Features August 2005 Issue

Fight Bone Loss and OA With...Onions?

An onion compound has been found to reduce the loss of bone in laboratory rats. Researchers at the University of Bern, Switzerland, analyzed the chemical components of white onions and determined that the compound responsible for decreasing bone loss is the peptide y-L-glutamyl-trans-S-1-propenyl-L-cysteine sulfoxide (GPCS). The study appeared in a recent issue of the Journal of Agricultural and Food Chemistry.

Investigators exposed the cells of newborn rats to parathyroid hormone to stimulate bone loss. After exposing the treated cells to GPCS, they found that the onion compound dramatically reduced the loss of bone minerals when compared with bone cells that were not similarly exposed.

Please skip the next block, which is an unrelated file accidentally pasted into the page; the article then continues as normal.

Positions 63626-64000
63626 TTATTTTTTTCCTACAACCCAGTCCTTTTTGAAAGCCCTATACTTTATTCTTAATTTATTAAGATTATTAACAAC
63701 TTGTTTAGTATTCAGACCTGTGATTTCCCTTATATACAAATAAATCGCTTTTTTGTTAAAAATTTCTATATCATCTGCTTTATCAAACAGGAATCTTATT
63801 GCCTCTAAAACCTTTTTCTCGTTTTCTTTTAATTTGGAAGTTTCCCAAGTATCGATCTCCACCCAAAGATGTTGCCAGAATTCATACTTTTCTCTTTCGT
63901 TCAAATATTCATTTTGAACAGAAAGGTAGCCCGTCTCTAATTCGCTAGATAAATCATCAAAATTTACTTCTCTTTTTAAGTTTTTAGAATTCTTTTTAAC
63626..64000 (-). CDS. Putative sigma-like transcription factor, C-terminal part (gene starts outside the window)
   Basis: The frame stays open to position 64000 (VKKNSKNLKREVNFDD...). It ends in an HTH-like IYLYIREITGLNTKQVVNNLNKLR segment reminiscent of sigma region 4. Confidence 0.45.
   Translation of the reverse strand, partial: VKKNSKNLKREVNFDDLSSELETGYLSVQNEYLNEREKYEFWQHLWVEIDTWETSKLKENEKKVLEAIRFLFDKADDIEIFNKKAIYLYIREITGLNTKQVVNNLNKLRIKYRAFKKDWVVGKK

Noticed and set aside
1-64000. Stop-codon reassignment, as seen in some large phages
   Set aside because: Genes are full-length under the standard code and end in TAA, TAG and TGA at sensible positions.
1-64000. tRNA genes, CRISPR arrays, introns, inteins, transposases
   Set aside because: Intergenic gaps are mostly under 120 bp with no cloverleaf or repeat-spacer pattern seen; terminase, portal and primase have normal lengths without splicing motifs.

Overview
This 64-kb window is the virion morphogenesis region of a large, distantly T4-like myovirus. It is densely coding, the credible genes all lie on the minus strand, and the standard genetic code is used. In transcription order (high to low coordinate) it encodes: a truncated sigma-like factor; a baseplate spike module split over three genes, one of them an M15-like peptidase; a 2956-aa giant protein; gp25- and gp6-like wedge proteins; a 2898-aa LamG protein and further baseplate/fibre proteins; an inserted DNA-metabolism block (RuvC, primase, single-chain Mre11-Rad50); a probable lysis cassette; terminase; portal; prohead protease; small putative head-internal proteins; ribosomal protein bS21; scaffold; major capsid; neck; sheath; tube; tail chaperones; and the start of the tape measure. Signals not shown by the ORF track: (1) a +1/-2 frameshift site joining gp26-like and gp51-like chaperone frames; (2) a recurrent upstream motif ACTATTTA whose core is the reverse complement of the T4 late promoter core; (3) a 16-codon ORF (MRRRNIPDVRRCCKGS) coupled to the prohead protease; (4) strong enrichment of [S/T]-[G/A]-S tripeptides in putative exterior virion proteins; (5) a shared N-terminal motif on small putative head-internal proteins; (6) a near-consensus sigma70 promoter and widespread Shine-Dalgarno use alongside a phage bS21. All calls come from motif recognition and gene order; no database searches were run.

The findings were important, said the study’s researchers, because the identification of GPCS adds another compound to the list of natural compounds active in the restoration of bone.

It wasn’t known whether GPCS was merely a representative of a family of active compounds or an individual active  compound. Investigators also conceded that more study was needed to determine if GPCS will have a similar effect on humans, how much onion is needed to stem bone loss, and how GPCS interacts with bone cells.